Forecasters watching low pressure systems south of Hawaii
Forecasters on Thursday continue to monitor two low pressure systems located far south of the Big Island.
The first area of low pressure is situated about 745 miles southeast of Hilo, according to forecasters. Isolated thunderstorms continue near the low, but there is little sign of organization. The system is moving slowly toward the west. Forecasters gave the system a 20 percent chance of developing into a tropical cyclone during the coming 48 hours.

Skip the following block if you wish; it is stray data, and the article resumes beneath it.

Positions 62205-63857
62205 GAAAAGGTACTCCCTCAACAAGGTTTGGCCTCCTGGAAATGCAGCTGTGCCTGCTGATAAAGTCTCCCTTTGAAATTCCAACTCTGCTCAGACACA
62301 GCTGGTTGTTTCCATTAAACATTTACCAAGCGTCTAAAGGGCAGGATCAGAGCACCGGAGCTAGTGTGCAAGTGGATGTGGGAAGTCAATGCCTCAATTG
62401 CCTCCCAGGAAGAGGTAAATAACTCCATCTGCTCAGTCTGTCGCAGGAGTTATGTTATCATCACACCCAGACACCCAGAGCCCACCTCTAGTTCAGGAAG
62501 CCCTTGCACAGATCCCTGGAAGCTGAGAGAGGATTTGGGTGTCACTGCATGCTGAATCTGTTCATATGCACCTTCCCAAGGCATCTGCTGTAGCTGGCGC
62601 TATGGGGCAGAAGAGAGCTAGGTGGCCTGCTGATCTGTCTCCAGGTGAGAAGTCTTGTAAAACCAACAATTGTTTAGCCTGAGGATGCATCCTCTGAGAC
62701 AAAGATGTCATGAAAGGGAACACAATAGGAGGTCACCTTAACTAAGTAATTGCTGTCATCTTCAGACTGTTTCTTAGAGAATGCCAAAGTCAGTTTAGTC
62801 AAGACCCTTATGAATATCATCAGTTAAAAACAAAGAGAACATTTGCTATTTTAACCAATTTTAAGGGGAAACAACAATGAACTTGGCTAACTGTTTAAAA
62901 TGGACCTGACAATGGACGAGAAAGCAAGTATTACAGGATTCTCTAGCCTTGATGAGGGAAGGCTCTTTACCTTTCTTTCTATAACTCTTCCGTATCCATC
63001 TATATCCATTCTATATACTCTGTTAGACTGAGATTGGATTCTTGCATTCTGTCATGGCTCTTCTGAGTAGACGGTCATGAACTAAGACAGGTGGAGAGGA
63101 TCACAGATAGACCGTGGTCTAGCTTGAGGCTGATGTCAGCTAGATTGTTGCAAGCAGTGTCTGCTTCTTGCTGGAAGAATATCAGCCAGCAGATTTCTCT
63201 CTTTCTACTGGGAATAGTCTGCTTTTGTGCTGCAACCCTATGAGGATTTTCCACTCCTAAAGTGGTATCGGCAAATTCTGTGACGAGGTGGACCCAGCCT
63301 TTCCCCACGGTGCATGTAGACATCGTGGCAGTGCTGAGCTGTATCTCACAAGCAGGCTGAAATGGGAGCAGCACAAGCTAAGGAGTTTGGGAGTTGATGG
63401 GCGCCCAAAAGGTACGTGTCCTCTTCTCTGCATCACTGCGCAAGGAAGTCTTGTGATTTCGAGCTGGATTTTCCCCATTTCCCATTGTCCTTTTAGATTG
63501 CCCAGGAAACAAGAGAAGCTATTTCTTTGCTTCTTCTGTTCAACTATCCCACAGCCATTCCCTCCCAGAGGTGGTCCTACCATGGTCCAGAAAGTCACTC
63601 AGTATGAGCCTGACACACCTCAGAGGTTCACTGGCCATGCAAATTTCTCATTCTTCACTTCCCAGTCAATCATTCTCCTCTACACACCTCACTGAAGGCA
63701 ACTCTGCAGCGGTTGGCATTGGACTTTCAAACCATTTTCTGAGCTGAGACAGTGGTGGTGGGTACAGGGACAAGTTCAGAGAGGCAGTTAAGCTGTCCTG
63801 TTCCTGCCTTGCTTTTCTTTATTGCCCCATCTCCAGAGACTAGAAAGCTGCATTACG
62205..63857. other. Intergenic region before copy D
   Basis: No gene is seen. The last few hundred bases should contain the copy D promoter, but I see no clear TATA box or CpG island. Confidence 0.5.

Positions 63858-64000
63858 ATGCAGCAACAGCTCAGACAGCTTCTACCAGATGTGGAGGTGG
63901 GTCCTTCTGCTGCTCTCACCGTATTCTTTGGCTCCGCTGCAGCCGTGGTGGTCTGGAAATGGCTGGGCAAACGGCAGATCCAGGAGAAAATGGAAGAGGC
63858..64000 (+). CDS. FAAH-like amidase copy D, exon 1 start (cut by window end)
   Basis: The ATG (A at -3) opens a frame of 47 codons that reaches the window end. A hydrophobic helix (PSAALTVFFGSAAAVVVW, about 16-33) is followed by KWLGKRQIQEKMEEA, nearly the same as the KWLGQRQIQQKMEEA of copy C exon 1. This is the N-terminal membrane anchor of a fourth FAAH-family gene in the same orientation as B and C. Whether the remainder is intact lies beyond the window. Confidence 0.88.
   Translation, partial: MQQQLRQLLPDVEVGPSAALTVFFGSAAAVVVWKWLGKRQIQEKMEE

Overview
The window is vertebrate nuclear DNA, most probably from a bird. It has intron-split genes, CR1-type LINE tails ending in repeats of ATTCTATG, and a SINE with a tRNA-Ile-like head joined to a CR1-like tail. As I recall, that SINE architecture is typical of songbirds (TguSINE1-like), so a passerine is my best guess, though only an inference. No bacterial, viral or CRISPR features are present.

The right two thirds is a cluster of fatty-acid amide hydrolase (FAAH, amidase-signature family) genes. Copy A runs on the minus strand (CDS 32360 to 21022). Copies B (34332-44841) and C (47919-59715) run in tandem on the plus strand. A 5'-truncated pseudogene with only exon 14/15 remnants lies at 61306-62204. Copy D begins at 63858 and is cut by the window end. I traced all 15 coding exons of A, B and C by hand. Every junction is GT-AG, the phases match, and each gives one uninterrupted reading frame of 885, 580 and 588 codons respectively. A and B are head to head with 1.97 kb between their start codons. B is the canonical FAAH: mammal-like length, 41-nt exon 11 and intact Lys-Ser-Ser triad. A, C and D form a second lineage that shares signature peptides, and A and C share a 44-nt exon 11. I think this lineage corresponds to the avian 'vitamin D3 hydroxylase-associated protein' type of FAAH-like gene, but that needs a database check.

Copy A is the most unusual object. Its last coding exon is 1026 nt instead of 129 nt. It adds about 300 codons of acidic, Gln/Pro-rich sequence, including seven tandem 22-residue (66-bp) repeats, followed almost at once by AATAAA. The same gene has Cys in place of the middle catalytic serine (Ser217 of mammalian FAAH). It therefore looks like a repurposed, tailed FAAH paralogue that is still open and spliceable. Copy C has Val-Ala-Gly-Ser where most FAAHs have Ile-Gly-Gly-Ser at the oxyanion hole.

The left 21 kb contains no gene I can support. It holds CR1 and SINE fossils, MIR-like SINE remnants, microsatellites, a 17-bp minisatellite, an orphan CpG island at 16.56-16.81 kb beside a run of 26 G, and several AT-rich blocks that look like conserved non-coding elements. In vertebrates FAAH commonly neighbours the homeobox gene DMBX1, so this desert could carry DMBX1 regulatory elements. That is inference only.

The second area of low pressure, located about 965 miles east-southwest of Honolulu, is showing little sign of development though isolated thunderstorms are located near the low, Central Pacific Hurricane Center forecasters said Tuesday morning. Forecasters gave the system a zero percent chance of developing into a tropical cyclone during the next 48 hours.
Elsewhere in the Central North Pacific Basin, no tropical cyclones are expected through Friday morning.
The Central North Pacific Basin is located between 140 degrees west longitude and the International Dateline. Central Pacific Hurricane Center officials predicted four to seven tropical cyclones this year in the Central North Pacific Basin. Overall, they give this season an 80 percent chance for a normal to above average number of tropical storms to form.
The Central Pacific hurricane season began June 1 and ends Nov. 30.